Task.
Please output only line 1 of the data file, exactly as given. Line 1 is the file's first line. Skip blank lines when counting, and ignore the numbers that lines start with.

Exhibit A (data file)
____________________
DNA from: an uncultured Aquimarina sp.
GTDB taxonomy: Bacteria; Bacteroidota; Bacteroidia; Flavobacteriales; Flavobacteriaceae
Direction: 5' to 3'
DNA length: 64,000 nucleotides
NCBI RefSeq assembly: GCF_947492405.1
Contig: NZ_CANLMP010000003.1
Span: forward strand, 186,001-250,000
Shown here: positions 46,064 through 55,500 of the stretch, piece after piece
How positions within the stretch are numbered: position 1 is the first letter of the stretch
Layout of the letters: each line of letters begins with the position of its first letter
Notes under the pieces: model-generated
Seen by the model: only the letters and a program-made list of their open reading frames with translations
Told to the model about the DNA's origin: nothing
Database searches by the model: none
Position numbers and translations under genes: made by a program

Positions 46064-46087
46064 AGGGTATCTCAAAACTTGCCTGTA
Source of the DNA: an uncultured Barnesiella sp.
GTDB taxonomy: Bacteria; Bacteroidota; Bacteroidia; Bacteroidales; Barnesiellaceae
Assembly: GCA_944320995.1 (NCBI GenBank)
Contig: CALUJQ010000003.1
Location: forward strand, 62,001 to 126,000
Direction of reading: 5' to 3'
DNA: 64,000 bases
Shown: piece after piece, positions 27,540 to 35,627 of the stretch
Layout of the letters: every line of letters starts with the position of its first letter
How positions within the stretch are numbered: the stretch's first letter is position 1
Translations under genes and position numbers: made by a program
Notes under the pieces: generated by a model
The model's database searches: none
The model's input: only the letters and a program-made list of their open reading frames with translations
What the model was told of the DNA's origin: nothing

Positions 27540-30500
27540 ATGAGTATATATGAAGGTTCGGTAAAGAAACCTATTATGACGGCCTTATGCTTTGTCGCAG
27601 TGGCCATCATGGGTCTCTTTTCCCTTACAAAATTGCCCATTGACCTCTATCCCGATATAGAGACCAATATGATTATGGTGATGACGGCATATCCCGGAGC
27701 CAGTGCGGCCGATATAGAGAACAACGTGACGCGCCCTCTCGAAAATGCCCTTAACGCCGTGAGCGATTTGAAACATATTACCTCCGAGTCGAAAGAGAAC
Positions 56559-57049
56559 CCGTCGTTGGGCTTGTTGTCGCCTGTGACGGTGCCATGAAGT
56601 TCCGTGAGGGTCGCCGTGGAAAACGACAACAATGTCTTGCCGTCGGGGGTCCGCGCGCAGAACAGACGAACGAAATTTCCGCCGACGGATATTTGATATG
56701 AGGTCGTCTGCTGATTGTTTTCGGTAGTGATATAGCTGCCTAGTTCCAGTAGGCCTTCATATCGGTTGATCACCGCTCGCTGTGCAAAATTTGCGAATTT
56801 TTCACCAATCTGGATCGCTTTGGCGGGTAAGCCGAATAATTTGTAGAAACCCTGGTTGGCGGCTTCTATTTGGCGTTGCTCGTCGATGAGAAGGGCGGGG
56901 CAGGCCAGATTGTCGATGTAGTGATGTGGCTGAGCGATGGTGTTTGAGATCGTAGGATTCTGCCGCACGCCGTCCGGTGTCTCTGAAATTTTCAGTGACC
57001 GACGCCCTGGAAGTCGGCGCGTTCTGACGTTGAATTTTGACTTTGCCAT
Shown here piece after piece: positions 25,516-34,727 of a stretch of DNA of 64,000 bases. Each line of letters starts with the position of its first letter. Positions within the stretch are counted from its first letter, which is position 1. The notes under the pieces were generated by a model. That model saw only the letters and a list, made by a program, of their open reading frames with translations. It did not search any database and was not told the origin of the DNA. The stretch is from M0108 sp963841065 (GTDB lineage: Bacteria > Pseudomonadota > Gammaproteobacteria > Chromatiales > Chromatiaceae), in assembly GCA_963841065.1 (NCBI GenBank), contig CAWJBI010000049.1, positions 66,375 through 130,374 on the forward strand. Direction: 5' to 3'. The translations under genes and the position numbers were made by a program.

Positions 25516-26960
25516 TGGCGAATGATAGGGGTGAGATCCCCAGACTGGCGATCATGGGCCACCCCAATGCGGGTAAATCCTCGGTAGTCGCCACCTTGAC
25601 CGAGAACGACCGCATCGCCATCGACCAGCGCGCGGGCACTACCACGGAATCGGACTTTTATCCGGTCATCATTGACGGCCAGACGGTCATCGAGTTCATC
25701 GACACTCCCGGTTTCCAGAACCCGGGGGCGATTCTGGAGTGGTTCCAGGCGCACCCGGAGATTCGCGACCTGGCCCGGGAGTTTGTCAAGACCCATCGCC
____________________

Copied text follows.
DNA from: an uncultured Aquimarina sp.